I received my new stainless steel collet quill just before New Years and finally had a chance to install it and test it out. I received 2 quills, one of which was installed in my yoke. You can read about the problems I discovered with the original Omni faceting machine quill on my Another Frustration – Quill Runout post.
Here is a photo of the collet quill installed on my Omni.
There are a few things to note:
- Being a collet design, there is no set screw to hold the dop in place.
- There are two dimples machined into the shaft of the quill. These are to accept a special wrench to give a bit better grip for tighening the collet.
- This is precisely machined to be a tight friction-fit into the index yoke bearings. This means no screw holding the quill in place, and no possibility of quill wobble in the bearing races like the original design.
Here are some comparison photos with the second quill. It does not have the dimples in the shaft and the collet nut is a slightly different design, but otherwise the quills are identical.
The quill has been so precisely machined to fit the quill bearings that you can’t just slide it into place. In order to get the new collet quill to fit into the Omni faceting head, you need to throw it in the freezer for 20 minutes so it contracts slightly. With a bit of light grease on the bearing races you then quickly push it into place and voila, it’s ready to use. As it warms up it forms a very tight fit into the bearings.
So of course everyone wants to know the meat of the story: how does this new collet design quill cut?
First of all – it’s 8x more accurate than the original brass Omni quill. The original quill had 0.0055″ of runout when measured at the machine shop. The new quill was measured to have under 0.0007″ runout. Now that’s getting close to what it should be. Under 0.001″ at very least.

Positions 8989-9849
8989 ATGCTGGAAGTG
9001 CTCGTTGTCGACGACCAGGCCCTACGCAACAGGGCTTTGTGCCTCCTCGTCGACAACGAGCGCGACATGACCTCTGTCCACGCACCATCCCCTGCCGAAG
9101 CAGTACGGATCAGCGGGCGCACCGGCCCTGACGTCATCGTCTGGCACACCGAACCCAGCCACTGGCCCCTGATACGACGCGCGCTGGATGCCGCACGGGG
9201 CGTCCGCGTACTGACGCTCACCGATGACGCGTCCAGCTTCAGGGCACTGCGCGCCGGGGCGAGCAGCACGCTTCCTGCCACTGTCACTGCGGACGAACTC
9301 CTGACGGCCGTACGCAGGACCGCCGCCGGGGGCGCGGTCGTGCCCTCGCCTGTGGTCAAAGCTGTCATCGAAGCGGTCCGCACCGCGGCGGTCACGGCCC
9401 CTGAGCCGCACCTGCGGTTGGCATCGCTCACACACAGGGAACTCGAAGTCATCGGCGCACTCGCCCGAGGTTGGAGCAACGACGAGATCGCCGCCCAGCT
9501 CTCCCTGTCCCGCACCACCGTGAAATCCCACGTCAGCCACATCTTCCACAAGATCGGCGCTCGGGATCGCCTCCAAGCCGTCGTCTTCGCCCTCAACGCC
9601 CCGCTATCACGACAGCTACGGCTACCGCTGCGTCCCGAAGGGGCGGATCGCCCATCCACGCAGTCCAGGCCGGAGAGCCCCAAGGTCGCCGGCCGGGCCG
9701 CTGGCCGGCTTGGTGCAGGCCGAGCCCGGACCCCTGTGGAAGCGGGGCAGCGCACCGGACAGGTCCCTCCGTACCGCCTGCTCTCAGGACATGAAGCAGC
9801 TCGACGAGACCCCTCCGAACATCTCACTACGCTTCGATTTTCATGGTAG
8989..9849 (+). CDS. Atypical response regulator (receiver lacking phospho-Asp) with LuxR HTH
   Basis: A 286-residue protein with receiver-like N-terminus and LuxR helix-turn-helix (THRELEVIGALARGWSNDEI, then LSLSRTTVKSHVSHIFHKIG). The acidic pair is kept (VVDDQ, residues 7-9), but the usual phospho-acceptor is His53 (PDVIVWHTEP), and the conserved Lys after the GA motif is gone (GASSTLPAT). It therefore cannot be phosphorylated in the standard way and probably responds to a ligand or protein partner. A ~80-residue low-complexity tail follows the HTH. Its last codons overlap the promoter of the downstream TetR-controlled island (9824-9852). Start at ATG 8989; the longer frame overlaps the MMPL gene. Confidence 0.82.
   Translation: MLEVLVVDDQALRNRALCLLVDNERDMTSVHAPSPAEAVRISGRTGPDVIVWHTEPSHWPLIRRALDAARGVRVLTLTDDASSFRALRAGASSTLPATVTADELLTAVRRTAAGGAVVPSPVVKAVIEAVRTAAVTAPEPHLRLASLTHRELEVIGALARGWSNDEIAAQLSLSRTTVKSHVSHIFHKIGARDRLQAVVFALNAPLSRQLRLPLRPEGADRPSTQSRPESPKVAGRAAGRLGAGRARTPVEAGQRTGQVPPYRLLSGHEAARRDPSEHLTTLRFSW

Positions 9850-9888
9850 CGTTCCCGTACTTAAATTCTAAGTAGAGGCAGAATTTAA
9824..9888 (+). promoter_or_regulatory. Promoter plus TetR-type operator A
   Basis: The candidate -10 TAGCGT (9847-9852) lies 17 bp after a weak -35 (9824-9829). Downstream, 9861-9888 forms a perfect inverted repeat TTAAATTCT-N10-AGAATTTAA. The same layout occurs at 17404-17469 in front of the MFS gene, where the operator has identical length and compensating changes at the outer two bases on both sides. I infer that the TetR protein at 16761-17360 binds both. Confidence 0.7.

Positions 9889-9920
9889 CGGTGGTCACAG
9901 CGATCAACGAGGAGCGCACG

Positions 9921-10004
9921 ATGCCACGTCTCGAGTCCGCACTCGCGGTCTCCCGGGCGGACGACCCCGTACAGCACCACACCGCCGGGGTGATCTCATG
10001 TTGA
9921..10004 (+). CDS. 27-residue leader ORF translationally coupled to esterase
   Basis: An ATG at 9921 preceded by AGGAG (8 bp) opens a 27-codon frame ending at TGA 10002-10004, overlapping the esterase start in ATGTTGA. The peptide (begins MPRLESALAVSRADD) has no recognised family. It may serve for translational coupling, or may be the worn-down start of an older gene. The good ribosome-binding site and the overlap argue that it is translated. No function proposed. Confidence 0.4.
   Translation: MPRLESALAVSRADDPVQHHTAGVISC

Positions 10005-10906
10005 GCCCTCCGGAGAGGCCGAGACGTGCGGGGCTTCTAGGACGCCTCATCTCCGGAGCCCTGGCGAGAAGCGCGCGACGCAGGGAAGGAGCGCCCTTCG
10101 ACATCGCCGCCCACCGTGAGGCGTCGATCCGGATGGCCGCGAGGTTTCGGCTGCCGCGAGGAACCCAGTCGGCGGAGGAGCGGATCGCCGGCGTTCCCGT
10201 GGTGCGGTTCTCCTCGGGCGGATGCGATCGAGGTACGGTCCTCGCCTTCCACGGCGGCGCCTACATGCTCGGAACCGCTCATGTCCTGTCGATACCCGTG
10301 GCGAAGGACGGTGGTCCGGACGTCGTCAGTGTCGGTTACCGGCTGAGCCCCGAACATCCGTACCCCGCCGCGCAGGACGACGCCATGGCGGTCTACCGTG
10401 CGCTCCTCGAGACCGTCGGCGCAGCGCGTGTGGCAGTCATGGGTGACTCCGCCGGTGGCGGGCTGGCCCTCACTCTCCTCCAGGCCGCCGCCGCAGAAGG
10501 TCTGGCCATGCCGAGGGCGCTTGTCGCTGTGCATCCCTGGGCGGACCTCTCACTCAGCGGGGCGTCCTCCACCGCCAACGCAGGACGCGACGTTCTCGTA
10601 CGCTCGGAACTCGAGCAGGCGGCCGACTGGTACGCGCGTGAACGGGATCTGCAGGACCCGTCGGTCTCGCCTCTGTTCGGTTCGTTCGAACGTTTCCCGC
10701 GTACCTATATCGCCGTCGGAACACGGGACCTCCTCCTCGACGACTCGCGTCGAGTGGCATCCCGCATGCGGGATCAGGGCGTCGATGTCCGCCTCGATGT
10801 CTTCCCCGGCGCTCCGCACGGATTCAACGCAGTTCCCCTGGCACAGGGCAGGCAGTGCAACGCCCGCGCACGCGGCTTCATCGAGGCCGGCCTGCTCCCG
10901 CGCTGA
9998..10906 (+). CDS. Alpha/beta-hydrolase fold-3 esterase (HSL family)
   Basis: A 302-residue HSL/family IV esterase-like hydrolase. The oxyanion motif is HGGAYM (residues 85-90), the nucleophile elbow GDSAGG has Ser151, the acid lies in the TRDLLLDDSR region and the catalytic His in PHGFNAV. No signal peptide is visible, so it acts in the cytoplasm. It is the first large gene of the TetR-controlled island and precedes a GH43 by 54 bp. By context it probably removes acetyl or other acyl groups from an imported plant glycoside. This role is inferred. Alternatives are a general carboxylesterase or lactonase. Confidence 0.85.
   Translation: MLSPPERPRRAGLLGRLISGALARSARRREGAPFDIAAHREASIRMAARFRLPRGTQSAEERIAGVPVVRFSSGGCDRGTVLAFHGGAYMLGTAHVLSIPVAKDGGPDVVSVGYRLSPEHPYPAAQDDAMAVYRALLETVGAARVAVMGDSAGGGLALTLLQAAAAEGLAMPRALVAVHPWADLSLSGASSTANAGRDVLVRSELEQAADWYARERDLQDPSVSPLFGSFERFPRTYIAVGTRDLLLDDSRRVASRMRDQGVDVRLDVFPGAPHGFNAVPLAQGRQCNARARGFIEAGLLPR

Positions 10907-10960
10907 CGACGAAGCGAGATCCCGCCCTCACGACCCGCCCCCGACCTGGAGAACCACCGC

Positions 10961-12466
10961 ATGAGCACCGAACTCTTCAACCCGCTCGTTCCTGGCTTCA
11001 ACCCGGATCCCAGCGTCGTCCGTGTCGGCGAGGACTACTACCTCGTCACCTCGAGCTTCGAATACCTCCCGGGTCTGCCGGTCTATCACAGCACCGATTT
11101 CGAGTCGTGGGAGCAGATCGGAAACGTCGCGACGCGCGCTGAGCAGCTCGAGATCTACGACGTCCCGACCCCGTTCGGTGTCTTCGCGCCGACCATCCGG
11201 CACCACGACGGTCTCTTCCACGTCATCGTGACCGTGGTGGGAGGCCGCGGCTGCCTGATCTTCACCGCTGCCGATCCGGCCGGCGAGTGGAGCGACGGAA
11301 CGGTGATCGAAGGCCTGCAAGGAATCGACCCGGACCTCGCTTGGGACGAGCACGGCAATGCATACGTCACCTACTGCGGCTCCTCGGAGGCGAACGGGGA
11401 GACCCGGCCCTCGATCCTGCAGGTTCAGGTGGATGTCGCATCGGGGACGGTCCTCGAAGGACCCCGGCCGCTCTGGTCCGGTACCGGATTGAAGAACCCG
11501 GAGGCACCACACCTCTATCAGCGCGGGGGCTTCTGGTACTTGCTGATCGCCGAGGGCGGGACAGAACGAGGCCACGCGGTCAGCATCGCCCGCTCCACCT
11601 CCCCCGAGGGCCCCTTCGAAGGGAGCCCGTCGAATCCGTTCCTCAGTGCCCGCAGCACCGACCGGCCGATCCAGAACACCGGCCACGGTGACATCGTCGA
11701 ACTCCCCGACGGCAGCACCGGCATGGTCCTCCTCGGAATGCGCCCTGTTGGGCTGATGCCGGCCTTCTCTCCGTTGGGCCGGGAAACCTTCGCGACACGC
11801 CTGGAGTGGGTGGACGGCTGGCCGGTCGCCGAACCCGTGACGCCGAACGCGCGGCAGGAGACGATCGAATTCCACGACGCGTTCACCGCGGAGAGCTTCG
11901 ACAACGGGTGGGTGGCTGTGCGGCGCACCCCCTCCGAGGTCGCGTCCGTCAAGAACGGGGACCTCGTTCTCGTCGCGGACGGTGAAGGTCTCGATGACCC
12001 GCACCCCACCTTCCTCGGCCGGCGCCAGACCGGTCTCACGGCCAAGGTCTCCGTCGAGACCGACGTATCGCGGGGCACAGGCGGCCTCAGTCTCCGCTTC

To test it out I decided to try a cut that would have had me pulling my eyes out had I tried it on the old quill. My biggest complaint was that cutting square step cuts was a nightmare as nothing seemed to line up enough to get decent meets. This is not a surprise once I realized that the quill had an immense wobble about the dop axis. So I chose to modify Ernie Hawe’s Asscher design (from the USFG List files section) which is nothing but steps in a cut-corner square shape.
The verdict? It’s a huge improvement over the original quill. I still can’t cut to depth using the angle meter as there’s still some slop in the system somewhere which is throwing the depth off a bit, but it’s way closer than before. This stone took a total of 5 hours from dopping to completion – much less than I expected.
There was much less need to use the cheater, and the meets actually fell into place with very little tweaking! This is a first for me cutting on the Omni faceting machine – I just couldn’t get proper meets with the stock parts and crappy transfer jig. And I’ve been an Omni owner for 18 months.
I’ll let the photos speak for themselves. Here are some pictures of my test cut peridot. It has a couple of lilypad inclusions in the pavilion and crown, plus a small internal fracture. But the brilliance and play of light in the stone pretty much hides the defects.
And here you can see the finished gemstone: 1.60 carats, 6.3 mm square San Carlos Peridot
Sorry, I no longer have any of these custom collet quills left for sale and do not have any leads on where to get one machined.